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NOLA APPtitude: Livery Car

Livery Car app

Livery Car connects riders with black-car services.

Despite a West Point education and cavalry career – he met his wife, another West Point grad, in Bosnia – Aaron Dirks is a self-professed geek.

“I was building computers in my room at 13,” says Dirks, who grew up in Baton Rouge. “And I inherited my entrepreneurial genes from my father. There was always a new business – a fried chicken shack or a fireworks stand.”

These days, Dirks is not building computers, but software for them. And, like his dad, he’s building new businesses alongside them. As co-owner of Limousine Livery, he has a couple of new applications tailored to the transportation and tour industry. Livery Car offers on-demand ride services through a mobile app, while Joieful is an electronic tour-booking kiosk.

Dirks’ first foray into program development began four or five years ago, not long after his wife, Christy, bought the New Orleans limousine company. Myairporttrip.com was a digital approach to airport transit: Sign on and you can arrange a shuttle, taxi or limo to or from multiple airports, using companies Dirks had created relationships with.

“I knew it had the potential to become mobile-driven,” Dirks says, “but I was building it from a regulatory direction. For me, transportation is a regulated business.”

That is, public transport provided by permitted vehicles. Then along came Uber, Lyft, Ridejoy and other ride-share apps, which coupled everyday drivers with would-be customers.

The technical side “seemed right to me,” says Dirks, who downloaded the Uber app during a trip to Los Angeles in 2012. “We need to take the GPS in our pockets and connect it to cars in the vicinity. I was already working on a version of that.”

But there were several things about the grassroots apps he didn’t like – fare changes, non-professional drivers and surge pricing high on the list.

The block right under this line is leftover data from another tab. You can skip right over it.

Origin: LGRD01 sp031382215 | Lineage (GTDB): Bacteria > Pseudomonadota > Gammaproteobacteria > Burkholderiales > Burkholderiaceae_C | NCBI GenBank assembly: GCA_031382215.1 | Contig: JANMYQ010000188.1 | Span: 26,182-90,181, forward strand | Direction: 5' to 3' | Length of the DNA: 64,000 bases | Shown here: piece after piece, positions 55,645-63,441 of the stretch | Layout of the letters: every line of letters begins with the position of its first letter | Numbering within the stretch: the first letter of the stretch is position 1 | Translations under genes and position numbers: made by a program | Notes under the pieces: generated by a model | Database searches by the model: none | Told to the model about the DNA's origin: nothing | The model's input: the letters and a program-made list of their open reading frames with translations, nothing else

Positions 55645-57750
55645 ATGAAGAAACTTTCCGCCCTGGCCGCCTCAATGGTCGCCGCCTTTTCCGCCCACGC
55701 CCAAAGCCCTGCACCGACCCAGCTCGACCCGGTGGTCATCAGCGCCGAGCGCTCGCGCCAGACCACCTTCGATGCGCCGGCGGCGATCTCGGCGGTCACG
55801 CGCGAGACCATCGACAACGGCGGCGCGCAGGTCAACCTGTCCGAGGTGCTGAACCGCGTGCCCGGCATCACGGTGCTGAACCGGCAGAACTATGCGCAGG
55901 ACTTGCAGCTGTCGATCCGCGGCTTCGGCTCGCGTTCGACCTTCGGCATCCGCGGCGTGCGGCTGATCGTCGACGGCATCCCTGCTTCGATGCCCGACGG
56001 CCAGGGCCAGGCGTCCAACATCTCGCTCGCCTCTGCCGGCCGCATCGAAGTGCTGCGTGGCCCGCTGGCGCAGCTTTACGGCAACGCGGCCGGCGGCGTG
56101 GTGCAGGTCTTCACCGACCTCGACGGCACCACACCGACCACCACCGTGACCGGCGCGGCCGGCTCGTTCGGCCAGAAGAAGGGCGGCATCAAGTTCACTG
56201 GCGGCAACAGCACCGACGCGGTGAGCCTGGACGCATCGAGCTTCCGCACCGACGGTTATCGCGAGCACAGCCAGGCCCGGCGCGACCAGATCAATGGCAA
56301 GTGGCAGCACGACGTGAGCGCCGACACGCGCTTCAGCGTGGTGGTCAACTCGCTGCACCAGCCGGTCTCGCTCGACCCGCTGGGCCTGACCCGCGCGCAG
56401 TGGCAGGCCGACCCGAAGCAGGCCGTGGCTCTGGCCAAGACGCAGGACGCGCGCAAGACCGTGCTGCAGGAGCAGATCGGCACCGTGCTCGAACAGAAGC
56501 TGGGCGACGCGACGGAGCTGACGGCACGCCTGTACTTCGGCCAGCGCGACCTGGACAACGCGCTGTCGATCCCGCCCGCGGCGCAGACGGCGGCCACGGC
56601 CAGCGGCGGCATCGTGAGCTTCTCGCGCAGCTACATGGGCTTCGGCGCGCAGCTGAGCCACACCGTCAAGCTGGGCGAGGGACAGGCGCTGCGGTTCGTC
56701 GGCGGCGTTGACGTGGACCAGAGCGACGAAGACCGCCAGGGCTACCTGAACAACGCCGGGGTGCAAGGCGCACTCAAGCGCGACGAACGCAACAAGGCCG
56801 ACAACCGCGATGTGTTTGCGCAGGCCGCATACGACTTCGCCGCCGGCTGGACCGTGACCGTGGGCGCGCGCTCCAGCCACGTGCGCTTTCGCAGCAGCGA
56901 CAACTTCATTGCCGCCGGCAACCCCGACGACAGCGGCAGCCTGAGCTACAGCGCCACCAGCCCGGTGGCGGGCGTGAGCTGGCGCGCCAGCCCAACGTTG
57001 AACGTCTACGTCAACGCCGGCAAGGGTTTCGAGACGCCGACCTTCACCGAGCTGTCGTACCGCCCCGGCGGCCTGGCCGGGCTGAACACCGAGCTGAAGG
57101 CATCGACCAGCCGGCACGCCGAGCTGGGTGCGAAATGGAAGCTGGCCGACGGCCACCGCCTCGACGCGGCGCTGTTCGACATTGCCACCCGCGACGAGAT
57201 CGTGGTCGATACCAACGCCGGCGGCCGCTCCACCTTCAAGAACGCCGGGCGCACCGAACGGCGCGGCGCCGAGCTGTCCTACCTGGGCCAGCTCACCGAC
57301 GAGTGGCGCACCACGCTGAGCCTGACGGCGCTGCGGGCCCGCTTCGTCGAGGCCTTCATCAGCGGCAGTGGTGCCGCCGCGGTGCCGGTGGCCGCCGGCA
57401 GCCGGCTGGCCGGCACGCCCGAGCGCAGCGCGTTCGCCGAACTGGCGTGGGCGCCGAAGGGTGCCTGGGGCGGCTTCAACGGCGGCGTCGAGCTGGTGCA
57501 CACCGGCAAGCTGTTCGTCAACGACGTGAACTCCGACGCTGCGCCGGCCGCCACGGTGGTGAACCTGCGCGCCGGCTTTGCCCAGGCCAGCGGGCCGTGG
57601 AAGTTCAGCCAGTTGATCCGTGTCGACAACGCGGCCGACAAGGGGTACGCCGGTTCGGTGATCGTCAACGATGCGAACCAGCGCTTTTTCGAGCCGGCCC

liverycar2Livery Car, launched last month, is the result. The mobile app uses GPS-driven technology to pair riders and professional drivers, using vehicles belonging to Livery Limousine. In high-traffic periods, rides can also be outsourced to vehicles belonging to other local companies.

As with grassroots ride services, Livery Car shows users what cars and drivers are in the area, how long it will take for a pick-up, and what the price will be for a ride.

But Livery Car also has a dispatcher service, so that customers can call to book or ask questions. And rides also can be reserved up to eight days in advance. For Dirks, it’s all about providing, for the short-ride customer, the same kind of service he offers limousine passengers.

“People want to know what they will pay,” he says. “They want a good driver, who will be safe. They want an office to call if there are problems, and they want to book in advance.”

So far, Livery Car has given thousands of rides, based mostly on word-of-mouth promotion. “All we’re doing is calling our friends and letting them know this is available.”

The ability to offer rides came with recent City Council deregulation of the limousine industry. Time and hourly minimums were dropped, and the minimum fare requirement lowered from $105 to $15. Livery Limousine operates some 70 vehicles in the region, including limousines, sedans, SUVs and buses. Drivers already are on-call for hotel or last-minute airport needs; now the same on-call drivers are available via Livery Car. For high-demand times, Dirks has another 50 vehicles lined up with other companies that he can outsource rides to.

While the service uses the company’s sedans and SUVs, “there’s always a chance a limo might show up,” Dirks says.

Joieful is still in its testing phase, but it, too, uses technology to reshape customer offerings in the ride and tour industry. Two Joieful kiosks – at the Hyatt Regency Hotel and at 444 Canal Street – are using touch screens to sell local tours and transportation.

Want to go, say, on a swamp tour? Scroll at a touch through the local offerings, select the one you want, swipe your credit card through the machine and your ticket is printed on the spot.

A Joieful mobile app is under construction, says Dirks. “It will knock your socks off.”

Renee Peck is editor of NolaVie. Email her at [email protected]